A saint of this name is entered in the genealogies in the Iolo MSS., where he is stated to have been of the lineage of the mythical Bran Fendigaid, and to be the patron of Llanwynno, or Llanwonno, in Glamorgan. Elsewhere, in the same work, we are told that this church is dedicated to S. Gwynog, the son of Gildas, whose name is deliberately cut down to Gwyno to match the church-name.
There was, however, a S. Gwyno, who was one of the Five Saints of Caio (see SS. GWYN, etc.), but probably we have another of the name here. To him is dedicated Llanwonno, which was formerly one of the five capella under Llantrisant “the Church of the Three Saints,” of which latter Gwyno is also considered to be patron in conjunction with SS. Illtyd and Tyfodwg. He is likewise the patron of
Vaynor, formerly called Maenor Wyno, in Breconshire; but he is not the patron of Wonastow, near Monmouth, as is sometimes supposed. The saint’s Holy Well, Ffynnon Wyno, is near Llanwonno
Church, and also a farm called Dar (or Daear) Wyno.
S. GWYNOG, Bishop, Confessor Europe
Gwynog, son of Gildas, is probably the Guiniauc invoked in the tenth-century Celtic Litany from Rheims published by Mabillon. There is, however, liability to confusion, owing to there having been several saints bearing the same name. A Winnoc belonged to the family of Judicael, and died in 717, but he left Armorica at an early age and lived all his monastic life in Flanders, and it is there rather than in Brittany that he was culted.
Gwynog, son of Gildas and grandson of Caw, must have been born between 487 and 507, if our chronology of the life of Gildas be correct. We may with confidence regard the Genocus of the Latin Life of S. Finnian of Clonard, as this Gwynog.
Finnian came to Britain in 527-9, and settled a controversy that had arisen between Gildas and David. Then he went on to Llancarfan, where, having been affectionately greeted by Gildas and Cadoc, he returned to Ireland with his two British disciples, Buite and Genoc. Whether he had received Gwynog as a pupil before this, or only now, we are not informed. We can well understand Gildas committing his young son to Finnian to be trained by him in Ireland, to be his spiritual foster-father, before he himself departed for Rhuis, doubtless intending that his son should rejoin him when fully educated and disciplined.
In Ireland, Genoc made a foundation at Kilglin, near Kilcoch, in Meath, and he is commemorated in the Irish Martyrologies on December 26, under the names of Genoc and Mogenoc.
On his way home, Finnian visited S. Coeman at Dairinis, and S. Loeman. He arrived in Ireland when Muiredach mac Aengus was king of the Hy Cinnselach, who is supposed to have died in 525 after a reign of nine years. We must either suppose that this arrival in Ireland refers to a previous crossing thither, which is most probable, or that Gwynog had been confided to Finnian at an earlier period; that is, if the identification be admitted. The reception given to Finnian is described as effusive, as given to a stranger, so that the former conjecture is most likely to be right. How long Gwynog remained with Finnian we do not know; we next find him settled in Wales. His most noteworthy church there was Llanwnog, near Caersws, in Montgomeryshire. The position was one of importance, as Caersws was an old Roman town at the junction of three rivers that combine to form the Severn, in an extensive basin surrounded by mountains. To the north of Caersws stands a dome-shaped height surmounted by a fortress of earthworks, and on the slope of the mountain, commanding the plain and the gorges down which stream the rivers, facing the sun, as the spot chosen by Gwynog for his church.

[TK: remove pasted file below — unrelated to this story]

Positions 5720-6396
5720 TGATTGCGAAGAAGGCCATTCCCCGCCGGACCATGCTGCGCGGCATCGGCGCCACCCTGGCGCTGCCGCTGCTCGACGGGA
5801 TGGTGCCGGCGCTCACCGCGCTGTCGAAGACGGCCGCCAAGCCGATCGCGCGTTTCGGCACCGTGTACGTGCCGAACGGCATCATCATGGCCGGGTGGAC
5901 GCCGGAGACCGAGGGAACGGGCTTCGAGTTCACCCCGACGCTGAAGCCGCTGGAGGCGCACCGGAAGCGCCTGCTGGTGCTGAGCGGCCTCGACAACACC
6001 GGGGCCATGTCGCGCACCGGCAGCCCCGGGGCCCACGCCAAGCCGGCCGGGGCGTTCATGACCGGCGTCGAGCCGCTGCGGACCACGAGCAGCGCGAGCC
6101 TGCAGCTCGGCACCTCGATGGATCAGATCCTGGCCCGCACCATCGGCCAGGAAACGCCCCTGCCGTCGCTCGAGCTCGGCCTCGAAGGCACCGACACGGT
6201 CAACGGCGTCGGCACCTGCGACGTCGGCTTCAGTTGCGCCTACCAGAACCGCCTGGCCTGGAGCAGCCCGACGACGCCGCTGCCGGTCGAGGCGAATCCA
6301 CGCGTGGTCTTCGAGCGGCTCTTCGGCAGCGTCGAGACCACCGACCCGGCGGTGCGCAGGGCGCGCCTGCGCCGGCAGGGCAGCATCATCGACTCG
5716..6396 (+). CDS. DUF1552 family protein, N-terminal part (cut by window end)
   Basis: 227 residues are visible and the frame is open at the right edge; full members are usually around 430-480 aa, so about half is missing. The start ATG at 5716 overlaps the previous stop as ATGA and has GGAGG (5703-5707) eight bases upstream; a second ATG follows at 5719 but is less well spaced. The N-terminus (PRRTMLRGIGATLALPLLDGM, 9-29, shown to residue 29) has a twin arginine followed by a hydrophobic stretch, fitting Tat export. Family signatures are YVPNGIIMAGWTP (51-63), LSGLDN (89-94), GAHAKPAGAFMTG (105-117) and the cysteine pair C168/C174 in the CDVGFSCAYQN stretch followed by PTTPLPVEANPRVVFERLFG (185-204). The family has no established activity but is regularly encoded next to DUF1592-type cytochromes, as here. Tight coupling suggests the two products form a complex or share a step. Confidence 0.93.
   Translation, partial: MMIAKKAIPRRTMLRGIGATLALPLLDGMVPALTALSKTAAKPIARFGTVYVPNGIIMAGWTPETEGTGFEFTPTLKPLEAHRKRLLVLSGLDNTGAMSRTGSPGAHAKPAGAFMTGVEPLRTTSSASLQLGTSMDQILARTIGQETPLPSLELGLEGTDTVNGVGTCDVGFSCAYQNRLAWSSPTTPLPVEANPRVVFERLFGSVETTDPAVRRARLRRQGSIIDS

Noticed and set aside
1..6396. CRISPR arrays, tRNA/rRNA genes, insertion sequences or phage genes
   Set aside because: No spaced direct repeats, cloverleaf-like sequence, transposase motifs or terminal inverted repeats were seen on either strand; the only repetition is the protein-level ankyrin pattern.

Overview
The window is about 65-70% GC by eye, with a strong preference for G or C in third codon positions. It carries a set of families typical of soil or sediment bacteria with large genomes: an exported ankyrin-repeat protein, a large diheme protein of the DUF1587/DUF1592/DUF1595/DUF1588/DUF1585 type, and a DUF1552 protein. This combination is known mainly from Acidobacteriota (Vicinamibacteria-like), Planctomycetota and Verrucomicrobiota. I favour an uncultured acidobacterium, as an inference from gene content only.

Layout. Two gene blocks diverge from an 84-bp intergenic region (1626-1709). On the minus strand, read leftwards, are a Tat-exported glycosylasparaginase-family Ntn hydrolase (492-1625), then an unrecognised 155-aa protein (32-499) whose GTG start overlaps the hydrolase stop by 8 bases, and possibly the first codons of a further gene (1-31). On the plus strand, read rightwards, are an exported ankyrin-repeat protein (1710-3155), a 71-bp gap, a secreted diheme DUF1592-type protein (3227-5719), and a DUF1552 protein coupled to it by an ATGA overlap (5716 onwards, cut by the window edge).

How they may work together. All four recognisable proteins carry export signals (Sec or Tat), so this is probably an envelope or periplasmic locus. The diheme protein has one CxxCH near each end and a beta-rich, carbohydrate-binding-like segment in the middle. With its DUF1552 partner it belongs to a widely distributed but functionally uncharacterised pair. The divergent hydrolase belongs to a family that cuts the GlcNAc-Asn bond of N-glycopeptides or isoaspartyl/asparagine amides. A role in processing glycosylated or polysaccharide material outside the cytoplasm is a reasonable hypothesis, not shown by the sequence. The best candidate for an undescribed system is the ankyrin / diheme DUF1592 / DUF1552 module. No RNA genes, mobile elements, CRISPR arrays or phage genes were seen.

In or about 540, perhaps as late as 544, appeared the Increpatio of Gildas against the princes of Wales. If Cuneglas, against whom Gildas hurled abuse, and whom he called by offensive names, were, as is supposed, the King of Powys, the son of Gildas could not remain in his territory, enjoying his protection.
It is not credible that a prince, against whom Gildas had railed as “a bear, a rider of many, wallowing in the old filth of his wickedness, a tawny butcher,” would endure the presence on his lands of the son of the man who had so publicly and grossly insulted him. The sons and brothers of Gildas must have cursed the day when that intemperate epistle was flung at the heads of the princes, and have forced them to quit their pleasant settlements.
That Gwynog went now to Rhuis is a mere matter of conjecture. That he was for a while at Cadoc’s monastery on the Sea of Etel is rendered probable by there being a Church, Plouhinec, dedicated to him, near it. We venture on a suggestion. Gildas had lived on the best possible terms with Weroc, Count of Broweroc. The country round Vannes was occupied by immigrant Britons. He had interfered in the domestic arrangements of the Count, had persuaded him against his better judgment to give his daughter in marriage to Conmore, the regent of Domnonia, and had received the grandson of Weroc, also named Gildas, into his monastery.
Weroc died about 550, leaving five sons, Canao, Macliau, and three others. To divide the county into five equal portions was to give meagre mouthfuls to men with large appetites, and following Celtic precedent, Canao murdered three of his brothers, and sought the life of Macliau, who, however, managed to make his escape to Conmore. About 552 Macliau crept back into the country and secretly stole into Vannes, which was a Franco-Gallic city not in the power of the Counts of Broweroc, had his head tonsured, and offered himself for the throne of bishop, which was then vacant. He was elected and consecrated.
About eight years later, Canao accorded protection to Chramm, the fugitive son of Clothair, who had revolted against his father, and had been defeated. What follows has been already described, but may be repeated here to make clear what we suggest.